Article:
Whether writing about a group project or a significant personal event, a reflective essay lets you present an overview of a personal experience and its impact on you. Beginning a paper that requires evaluation of your own work and behavior, though, can be challenging. You can get started on a reflective assignment by understanding the specific assignment requirements and using brainstorming activities to compile evidence of your growth and change.
Understand the Requirements
Before you start writing, read through the assignment sheet several times, taking special note of the essay prompt and what kind of experience you're asked to discuss. For example, you may be asked to reflect on the development of an essay in English class, or to describe a personal challenge for a scholarship or college application. Careful focus on the prompt will be critical to your essay's success. Pay attention to the length requirement as well; a reflective essay will typically be two to three pages and therefore require a summary of events rather than a descriptive, lengthy narrative.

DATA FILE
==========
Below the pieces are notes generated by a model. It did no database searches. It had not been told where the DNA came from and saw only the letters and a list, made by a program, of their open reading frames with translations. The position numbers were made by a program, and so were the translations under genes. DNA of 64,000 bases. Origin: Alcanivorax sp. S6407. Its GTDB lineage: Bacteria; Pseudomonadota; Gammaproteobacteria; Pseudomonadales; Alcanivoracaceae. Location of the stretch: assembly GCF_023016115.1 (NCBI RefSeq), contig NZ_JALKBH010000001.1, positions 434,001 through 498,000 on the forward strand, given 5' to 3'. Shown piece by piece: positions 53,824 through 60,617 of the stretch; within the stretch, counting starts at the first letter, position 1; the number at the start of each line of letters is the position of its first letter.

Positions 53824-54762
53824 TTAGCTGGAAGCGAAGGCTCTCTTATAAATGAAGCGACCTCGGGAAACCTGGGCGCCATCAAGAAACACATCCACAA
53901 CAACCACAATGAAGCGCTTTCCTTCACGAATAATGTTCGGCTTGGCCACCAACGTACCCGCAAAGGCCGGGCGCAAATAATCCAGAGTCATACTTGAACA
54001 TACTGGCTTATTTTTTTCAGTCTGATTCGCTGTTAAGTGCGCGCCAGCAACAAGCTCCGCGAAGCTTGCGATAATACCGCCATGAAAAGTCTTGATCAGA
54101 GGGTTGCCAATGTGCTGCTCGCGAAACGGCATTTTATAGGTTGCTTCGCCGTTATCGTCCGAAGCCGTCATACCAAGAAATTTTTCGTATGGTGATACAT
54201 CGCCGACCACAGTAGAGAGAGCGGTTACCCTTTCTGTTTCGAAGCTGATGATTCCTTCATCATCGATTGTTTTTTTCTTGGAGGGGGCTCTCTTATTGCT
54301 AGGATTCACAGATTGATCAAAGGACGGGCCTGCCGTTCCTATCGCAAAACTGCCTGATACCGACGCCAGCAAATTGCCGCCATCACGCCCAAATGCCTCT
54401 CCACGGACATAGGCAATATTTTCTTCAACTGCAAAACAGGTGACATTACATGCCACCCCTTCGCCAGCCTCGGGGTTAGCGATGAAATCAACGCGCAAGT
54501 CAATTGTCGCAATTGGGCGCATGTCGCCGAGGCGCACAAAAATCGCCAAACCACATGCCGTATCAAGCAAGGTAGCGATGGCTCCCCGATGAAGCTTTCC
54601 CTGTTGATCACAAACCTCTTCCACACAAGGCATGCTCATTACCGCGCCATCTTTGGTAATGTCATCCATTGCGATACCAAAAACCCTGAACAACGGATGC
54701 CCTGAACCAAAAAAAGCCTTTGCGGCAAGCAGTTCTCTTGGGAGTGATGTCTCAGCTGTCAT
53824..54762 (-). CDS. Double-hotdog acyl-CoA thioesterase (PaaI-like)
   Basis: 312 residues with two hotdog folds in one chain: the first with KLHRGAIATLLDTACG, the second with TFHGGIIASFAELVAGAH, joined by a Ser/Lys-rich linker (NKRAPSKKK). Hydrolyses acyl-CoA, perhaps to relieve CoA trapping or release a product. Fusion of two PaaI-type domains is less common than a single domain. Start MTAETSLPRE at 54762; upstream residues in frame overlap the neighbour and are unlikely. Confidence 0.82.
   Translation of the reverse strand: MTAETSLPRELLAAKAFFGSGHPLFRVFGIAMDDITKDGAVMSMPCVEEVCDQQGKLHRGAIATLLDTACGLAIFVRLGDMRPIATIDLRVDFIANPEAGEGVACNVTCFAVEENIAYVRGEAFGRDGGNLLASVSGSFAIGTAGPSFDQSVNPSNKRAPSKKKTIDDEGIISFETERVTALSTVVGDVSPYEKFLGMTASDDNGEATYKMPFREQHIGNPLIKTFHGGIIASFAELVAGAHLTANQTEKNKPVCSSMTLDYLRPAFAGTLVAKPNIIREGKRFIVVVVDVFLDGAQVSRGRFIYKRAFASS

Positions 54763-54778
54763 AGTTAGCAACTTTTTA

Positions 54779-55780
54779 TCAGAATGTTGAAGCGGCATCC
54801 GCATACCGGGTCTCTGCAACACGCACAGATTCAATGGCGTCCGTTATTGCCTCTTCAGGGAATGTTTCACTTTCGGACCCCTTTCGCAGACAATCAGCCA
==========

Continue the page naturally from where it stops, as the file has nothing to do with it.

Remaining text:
Write an Event Log
The University of Reading's online study advice department suggests writing an objective log of the experience you're focusing on. This means recording a description of events without inserting any personal judgments or emotional language. You can then use the log to note how the experience changed your thought process or behavior. For example, you may be writing about a personality clash with a coworker and how you chose to find a way to communicate rather than be in conflict. This reveals that you've learned to be flexible and understanding in dealing with different people.
Write a Thesis Statement
Like any academic essay, a reflective paper needs a thesis statement, a sentence placed near the beginning that gives an overview of what you'll be discussing. One way to structure your thesis is by previewing your analysis of your experience and how you changed as a result. For example, if you're writing a reflective essay about a science project, your thesis might read, "Although my experiment helped me to better understanding the scientific method, my ability to design an effective hypothesis still needs improvement." Be prepared to revise your thesis as you craft the actual essay and get new ideas.
Make an Outline
A reflective essay typically includes an introduction, at least three body paragraphs that both detail your experience and evaluate your response to it, followed by a conclusion. To structure a well-organized paper, make an outline with notes about the details of the experience, what progress you've made and what evidence illustrates your development. Be careful not to let the story itself dominate the essay; Queensland University of Technology suggests focusing on only the most crucial details so you have room left to reflect on what happened.